Hand Spacing for the Clean

Hand Spacing for the Clean

The common advice given to the beginning lifter with respect to grip width in the clean is that the grip should be "shoulder width." This generally means a grip that is wide enough to position the inside of the hand just outside the shoulders when the bar is resting on the lifter's shoulders. Individual grip widths vary from approximately 16" to 26" between the insides of the hands (with most lifters being between 17" and 22"), although there have been some international level lifters who have used grips that were even wider or narrower. Most lifters execute the clean and the jerk with the same grip width, but there have been some very successful lifters who have switched their grip widths after the clean, almost invariably widening the grip after the clean.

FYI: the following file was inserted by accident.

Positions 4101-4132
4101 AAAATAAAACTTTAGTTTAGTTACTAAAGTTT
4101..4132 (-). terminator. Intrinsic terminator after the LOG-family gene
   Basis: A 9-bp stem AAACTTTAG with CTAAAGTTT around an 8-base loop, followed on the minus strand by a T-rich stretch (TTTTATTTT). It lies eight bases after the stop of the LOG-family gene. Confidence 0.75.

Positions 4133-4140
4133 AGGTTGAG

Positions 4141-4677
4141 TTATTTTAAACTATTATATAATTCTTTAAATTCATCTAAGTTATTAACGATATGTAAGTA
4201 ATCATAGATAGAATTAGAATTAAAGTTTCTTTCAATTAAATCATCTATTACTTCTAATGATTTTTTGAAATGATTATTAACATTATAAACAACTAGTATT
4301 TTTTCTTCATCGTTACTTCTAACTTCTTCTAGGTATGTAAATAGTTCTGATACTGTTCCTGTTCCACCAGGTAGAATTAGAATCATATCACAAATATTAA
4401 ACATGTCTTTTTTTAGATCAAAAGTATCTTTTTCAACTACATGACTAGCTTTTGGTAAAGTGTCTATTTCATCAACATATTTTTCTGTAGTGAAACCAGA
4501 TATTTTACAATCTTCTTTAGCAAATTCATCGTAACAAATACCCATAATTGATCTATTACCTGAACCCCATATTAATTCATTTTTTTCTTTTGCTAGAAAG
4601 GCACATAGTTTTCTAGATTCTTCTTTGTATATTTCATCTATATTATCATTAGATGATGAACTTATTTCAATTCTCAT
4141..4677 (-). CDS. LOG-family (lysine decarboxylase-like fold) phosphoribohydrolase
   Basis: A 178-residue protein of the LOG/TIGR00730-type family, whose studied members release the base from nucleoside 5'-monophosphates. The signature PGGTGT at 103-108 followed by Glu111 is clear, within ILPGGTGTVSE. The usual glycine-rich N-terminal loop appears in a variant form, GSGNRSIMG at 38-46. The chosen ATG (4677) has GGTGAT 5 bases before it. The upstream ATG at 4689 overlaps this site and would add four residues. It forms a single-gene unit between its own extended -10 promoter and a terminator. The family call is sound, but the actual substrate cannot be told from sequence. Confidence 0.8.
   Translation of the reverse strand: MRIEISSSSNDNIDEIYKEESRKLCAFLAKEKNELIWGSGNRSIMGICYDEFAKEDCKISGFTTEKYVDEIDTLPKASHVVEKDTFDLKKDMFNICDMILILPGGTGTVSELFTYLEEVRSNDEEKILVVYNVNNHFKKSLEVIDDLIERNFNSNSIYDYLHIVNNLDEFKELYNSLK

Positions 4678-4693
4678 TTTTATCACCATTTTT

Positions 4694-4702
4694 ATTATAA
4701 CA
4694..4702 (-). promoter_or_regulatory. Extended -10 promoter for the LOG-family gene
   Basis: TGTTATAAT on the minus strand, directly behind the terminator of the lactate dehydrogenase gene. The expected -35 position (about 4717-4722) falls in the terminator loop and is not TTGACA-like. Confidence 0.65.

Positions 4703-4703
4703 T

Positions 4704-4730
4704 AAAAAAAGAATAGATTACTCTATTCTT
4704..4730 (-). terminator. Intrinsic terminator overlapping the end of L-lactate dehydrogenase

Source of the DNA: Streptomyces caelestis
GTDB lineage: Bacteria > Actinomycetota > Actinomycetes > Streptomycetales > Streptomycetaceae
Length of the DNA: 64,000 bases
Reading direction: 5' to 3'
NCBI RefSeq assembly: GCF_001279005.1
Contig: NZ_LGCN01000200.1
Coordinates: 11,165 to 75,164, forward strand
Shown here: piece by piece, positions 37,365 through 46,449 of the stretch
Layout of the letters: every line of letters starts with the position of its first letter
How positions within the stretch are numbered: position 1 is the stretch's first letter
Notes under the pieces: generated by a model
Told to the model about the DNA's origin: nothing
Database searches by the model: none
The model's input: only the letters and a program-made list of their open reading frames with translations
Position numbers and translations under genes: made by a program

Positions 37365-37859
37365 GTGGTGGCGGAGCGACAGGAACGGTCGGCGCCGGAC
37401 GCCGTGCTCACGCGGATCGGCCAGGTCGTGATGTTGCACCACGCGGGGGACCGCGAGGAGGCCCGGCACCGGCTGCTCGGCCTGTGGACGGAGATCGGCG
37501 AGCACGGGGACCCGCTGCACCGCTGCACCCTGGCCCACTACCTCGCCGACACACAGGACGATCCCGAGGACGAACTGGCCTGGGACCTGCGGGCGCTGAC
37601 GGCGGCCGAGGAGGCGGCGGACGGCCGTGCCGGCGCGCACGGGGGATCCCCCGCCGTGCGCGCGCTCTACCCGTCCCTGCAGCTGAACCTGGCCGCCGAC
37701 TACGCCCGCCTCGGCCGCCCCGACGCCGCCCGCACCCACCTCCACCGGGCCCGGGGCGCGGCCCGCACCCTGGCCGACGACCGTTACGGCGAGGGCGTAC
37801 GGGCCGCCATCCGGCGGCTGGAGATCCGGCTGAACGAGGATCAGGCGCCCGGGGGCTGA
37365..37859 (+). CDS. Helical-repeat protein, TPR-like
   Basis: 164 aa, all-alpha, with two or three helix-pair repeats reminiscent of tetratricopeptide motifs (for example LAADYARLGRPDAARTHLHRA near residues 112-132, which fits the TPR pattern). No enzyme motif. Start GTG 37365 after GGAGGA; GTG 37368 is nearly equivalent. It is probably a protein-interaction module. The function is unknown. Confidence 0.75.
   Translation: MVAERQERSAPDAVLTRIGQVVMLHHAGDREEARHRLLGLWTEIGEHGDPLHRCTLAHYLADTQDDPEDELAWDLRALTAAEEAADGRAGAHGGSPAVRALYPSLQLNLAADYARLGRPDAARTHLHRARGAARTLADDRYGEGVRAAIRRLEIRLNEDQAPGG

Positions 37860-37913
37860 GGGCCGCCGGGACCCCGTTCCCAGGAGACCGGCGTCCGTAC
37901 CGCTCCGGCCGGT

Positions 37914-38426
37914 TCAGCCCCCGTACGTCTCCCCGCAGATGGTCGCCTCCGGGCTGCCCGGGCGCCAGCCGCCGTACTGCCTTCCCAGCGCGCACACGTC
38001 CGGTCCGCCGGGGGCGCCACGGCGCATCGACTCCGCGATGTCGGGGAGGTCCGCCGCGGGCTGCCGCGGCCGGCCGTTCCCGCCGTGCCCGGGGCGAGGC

As noted earlier, a narrower grip (up to the point of being shoulder width) generally makes it easier for the lifter to start the bar from the floor. In general it also tends to make bar contact with the thighs and body steadier during the lift. Most lifters find it easier to place their elbows in a high position when they receive the weight on the shoulders in the clean with a narrower grip. A wider grip in the clean leads to greater difficulty for the lifter in taking the bar from the floor than does a narrower grip, but the bar is generally more easily lifted to a greater height with a wider grip. A wider grip will also force the lifter to lean forward at the torso during the pull to a greater extent than happens with a narrow grip. This places a greater strain on the muscles of the spine an the hip extensors, with the result that the lifter will have a greater tendency to shift the body further back! toward the heels and perhaps to straighten the torso prematurely during the pull than he or she would with a narrow grip. This results in the lifter's pulling and jumping back. Most lifters find it somewhat more difficult to get the elbows up in the bottom position of the clean with a wide grip (a problem that can be overcome to a certain extent by pushing in as well as up when whipping the elbows (a tip I learned from a very analytical coach and lifter named Mark Gilman).
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